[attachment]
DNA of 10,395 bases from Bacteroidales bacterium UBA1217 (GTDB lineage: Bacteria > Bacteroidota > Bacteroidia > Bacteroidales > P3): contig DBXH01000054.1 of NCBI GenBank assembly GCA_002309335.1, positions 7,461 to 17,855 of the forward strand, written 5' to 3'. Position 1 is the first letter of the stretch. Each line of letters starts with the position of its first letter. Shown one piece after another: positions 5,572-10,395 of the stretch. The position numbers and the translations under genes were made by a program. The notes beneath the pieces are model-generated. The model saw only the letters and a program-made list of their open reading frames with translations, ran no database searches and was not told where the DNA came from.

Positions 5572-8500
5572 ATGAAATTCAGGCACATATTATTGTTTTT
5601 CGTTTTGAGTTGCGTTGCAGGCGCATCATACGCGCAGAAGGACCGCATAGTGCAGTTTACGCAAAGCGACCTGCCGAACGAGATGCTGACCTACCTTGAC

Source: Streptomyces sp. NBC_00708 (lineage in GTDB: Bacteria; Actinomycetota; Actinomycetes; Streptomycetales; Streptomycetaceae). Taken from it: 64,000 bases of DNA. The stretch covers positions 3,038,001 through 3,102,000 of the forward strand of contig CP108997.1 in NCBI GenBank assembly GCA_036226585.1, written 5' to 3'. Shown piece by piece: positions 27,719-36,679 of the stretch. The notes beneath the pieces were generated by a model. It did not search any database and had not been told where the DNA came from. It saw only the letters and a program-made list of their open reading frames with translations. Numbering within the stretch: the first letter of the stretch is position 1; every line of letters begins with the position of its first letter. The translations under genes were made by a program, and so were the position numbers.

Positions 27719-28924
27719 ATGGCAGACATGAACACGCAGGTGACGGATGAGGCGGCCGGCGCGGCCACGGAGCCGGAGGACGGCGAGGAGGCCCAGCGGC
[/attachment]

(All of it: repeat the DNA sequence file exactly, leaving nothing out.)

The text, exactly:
DNA of 10,395 bases from Bacteroidales bacterium UBA1217 (GTDB lineage: Bacteria > Bacteroidota > Bacteroidia > Bacteroidales > P3): contig DBXH01000054.1 of NCBI GenBank assembly GCA_002309335.1, positions 7,461 to 17,855 of the forward strand, written 5' to 3'. Position 1 is the first letter of the stretch. Each line of letters starts with the position of its first letter. Shown one piece after another: positions 5,572-10,395 of the stretch. The position numbers and the translations under genes were made by a program. The notes beneath the pieces are model-generated. The model saw only the letters and a program-made list of their open reading frames with translations, ran no database searches and was not told where the DNA came from.

Positions 5572-8500
5572 ATGAAATTCAGGCACATATTATTGTTTTT
5601 CGTTTTGAGTTGCGTTGCAGGCGCATCATACGCGCAGAAGGACCGCATAGTGCAGTTTACGCAAAGCGACCTGCCGAACGAGATGCTGACCTACCTTGAC

Source: Streptomyces sp. NBC_00708 (lineage in GTDB: Bacteria; Actinomycetota; Actinomycetes; Streptomycetales; Streptomycetaceae). Taken from it: 64,000 bases of DNA. The stretch covers positions 3,038,001 through 3,102,000 of the forward strand of contig CP108997.1 in NCBI GenBank assembly GCA_036226585.1, written 5' to 3'. Shown piece by piece: positions 27,719-36,679 of the stretch. The notes beneath the pieces were generated by a model. It did not search any database and had not been told where the DNA came from. It saw only the letters and a program-made list of their open reading frames with translations. Numbering within the stretch: the first letter of the stretch is position 1; every line of letters begins with the position of its first letter. The translations under genes were made by a program, and so were the position numbers.

Positions 27719-28924
27719 ATGGCAGACATGAACACGCAGGTGACGGATGAGGCGGCCGGCGCGGCCACGGAGCCGGAGGACGGCGAGGAGGCCCAGCGGC